One suggestion for the corporation's big Kraft paper mill in Missoula County, Montana: Mine gravel and sell it to construction companies for the fabrication of asphalt and cement. The big, surreal-loooking plant west of Missoula, which is already an environmental sacrifice district, is sitting on a treasure trove of glacial and riverine sand and gravel. Plus, the plant is serviced by a rail spur that could move the gravel around the area without disrupting traffic on Missoula's overburdened roads. And unlike a lot of road construction companies, such as Riverside Contracting, Smurfit-Stone spends lots of money in the community to demonstrate that it cares about its relationship with local people. And it's one of the leading manufacturers of recyled containerboard in the country, shipping this environmentally progressive product all over the hemisphere.

On the other hand, Riverside, as evidenced by its attempt in 2006 to ruin the neighborhood in which Dark Acres is located in order to get at the gravel under the Trout Meadows Ranch, could give a shit about Missoula's neighborhoods.

Great Falls has no reason to live.
Like everyone who spent any teen time in Great Falls, Montana, the things I did on a Saturday night were drink beer and cruise the drag. When I was a senior at Charles M. Russell High in 1966 this circuit inluded mandatory stops at two legendary drive-ins: Sandy's on Central Avenue, and the Burgermaster on Tenth Avenue South. The reason we stopped there was to eat, of course, but these were also places where you could meet girls or hook up with girls you already knew.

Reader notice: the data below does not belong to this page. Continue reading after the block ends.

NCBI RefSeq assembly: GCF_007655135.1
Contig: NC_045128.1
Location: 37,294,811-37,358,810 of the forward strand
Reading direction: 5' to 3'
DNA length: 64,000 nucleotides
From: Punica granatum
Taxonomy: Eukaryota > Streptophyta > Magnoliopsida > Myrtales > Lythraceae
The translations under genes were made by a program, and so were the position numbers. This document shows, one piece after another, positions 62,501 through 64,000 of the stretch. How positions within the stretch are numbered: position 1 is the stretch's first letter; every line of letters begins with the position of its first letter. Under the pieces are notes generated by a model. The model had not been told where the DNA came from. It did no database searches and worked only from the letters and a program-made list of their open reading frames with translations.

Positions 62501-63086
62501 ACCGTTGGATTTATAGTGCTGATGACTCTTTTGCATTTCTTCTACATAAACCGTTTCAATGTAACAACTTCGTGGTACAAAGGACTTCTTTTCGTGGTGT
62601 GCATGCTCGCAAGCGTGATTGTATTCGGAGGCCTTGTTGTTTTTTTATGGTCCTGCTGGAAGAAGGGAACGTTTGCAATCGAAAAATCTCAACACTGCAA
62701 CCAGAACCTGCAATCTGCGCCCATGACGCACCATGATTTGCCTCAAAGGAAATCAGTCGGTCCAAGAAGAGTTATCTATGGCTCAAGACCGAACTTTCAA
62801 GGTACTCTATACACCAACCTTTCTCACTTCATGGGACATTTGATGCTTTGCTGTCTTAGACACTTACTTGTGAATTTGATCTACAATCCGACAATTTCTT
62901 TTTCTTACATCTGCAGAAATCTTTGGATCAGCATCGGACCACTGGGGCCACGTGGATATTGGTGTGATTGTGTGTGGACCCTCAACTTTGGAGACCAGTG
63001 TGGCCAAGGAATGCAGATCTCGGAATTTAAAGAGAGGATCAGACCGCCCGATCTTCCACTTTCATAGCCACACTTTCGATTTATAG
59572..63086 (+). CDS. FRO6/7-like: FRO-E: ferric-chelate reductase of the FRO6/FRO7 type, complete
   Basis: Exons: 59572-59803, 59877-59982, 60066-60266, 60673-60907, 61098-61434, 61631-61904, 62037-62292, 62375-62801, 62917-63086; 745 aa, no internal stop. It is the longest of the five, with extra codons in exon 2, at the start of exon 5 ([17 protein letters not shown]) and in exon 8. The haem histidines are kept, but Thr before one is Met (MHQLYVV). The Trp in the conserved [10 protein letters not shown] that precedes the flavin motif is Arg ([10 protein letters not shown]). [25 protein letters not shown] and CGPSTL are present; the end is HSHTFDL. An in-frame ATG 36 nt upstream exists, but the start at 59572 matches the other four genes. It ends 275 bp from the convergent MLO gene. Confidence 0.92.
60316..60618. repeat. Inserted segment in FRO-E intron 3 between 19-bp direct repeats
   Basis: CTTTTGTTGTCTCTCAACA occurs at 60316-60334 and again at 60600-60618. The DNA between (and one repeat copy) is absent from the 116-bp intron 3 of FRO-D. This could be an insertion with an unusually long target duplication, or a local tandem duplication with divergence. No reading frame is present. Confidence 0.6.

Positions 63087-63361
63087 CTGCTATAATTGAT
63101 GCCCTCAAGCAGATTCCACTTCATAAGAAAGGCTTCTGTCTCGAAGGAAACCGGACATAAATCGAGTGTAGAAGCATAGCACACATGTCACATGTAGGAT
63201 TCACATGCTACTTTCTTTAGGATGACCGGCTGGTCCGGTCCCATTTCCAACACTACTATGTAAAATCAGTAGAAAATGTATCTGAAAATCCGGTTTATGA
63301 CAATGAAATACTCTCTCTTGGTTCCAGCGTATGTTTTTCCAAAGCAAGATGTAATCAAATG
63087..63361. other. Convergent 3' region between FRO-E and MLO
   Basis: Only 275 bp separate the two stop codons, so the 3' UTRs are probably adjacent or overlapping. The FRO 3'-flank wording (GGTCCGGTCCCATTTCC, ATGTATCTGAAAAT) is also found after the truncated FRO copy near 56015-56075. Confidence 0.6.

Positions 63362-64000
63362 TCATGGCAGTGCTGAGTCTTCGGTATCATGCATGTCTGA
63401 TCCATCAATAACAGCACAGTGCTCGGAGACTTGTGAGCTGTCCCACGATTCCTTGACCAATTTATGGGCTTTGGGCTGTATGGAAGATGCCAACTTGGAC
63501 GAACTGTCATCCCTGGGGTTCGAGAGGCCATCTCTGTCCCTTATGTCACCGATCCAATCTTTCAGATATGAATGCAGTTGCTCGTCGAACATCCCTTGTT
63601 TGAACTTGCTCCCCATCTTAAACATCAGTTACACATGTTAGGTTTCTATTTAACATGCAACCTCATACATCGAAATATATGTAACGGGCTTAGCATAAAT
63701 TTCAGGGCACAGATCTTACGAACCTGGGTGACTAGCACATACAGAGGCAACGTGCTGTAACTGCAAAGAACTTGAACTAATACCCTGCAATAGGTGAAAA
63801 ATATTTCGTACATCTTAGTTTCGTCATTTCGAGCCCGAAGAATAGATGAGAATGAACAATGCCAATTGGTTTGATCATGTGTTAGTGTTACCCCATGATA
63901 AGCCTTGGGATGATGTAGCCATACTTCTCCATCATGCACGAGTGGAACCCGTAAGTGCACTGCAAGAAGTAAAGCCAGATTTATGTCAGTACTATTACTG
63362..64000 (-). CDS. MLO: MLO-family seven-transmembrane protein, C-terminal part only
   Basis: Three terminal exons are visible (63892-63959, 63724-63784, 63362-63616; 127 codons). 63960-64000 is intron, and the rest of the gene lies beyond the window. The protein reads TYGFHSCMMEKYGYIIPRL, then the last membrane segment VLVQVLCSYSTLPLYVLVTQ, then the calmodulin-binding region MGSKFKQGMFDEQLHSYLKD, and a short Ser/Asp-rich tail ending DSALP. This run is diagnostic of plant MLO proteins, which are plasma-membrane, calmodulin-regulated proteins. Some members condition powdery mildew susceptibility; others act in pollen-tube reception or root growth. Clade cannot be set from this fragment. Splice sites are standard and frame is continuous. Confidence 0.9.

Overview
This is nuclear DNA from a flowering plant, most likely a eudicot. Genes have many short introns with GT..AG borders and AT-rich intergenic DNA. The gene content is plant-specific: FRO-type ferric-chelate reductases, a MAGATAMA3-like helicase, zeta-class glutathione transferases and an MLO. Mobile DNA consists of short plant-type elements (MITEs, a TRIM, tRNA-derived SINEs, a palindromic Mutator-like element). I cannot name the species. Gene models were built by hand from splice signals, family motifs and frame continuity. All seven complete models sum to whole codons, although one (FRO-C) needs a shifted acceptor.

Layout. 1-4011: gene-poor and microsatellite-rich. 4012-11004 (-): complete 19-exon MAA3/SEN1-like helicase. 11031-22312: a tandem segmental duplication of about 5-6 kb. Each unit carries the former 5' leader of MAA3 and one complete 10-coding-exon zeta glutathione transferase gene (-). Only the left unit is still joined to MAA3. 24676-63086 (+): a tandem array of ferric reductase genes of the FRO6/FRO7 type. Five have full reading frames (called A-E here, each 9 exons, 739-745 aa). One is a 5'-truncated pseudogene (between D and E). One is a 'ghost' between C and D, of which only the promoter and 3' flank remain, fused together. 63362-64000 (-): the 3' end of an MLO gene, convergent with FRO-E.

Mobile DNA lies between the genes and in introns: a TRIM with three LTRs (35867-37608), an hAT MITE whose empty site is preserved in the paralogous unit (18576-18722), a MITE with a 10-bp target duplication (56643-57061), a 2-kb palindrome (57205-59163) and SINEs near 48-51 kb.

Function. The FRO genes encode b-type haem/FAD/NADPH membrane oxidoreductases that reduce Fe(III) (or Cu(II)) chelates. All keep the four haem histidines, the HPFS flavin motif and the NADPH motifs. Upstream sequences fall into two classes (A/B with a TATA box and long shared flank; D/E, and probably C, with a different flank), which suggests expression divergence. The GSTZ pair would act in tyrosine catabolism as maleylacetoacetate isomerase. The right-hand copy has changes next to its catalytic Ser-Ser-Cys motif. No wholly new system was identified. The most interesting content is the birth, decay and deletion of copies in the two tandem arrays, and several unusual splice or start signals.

The Burgermaster was basically a parking lot encircled by a ramp along which you stopped to phone in your order, to be picked up at the window. As the line of cars moved up the ramp the people who had already gotten their order and parked could watch the slow-moving parade to see who was about to join them. Because of its unintentional construction as an ampitheater the place was also a perfect arena for boys who enjoyed fist-fighting in front of a crowd.

But now both dives are gone. Last summer the Burgermaster closed shop after 54 years in business. The joint will be replaced by a Sonic Burger franchise featuring carhops on roller skates. Then, on Jan. 13, the owner of Sandy's, which changed its name to Zandy's after the franchise to which it had belonged was gobbled up by Hardees, announced that this business was closing, as well.

Great Falls has always been a cultural backwater whose civic climate has been dominated by a smelter, a refinery, an Air Force Base, and a provincial little college run by nuns and priests. Ages ago the City Fathers ruined its one spectacular natural feature—the Great Falls of the Missouri—by building a dam across it.

Over the last twenty years Great Falls, which can boast only one bookstore, a generic Barnes & Noble, has deteriorated even further. But at least its denizens could brag about its classic teen dives. Now that those are gone the Electric City has no reason to live.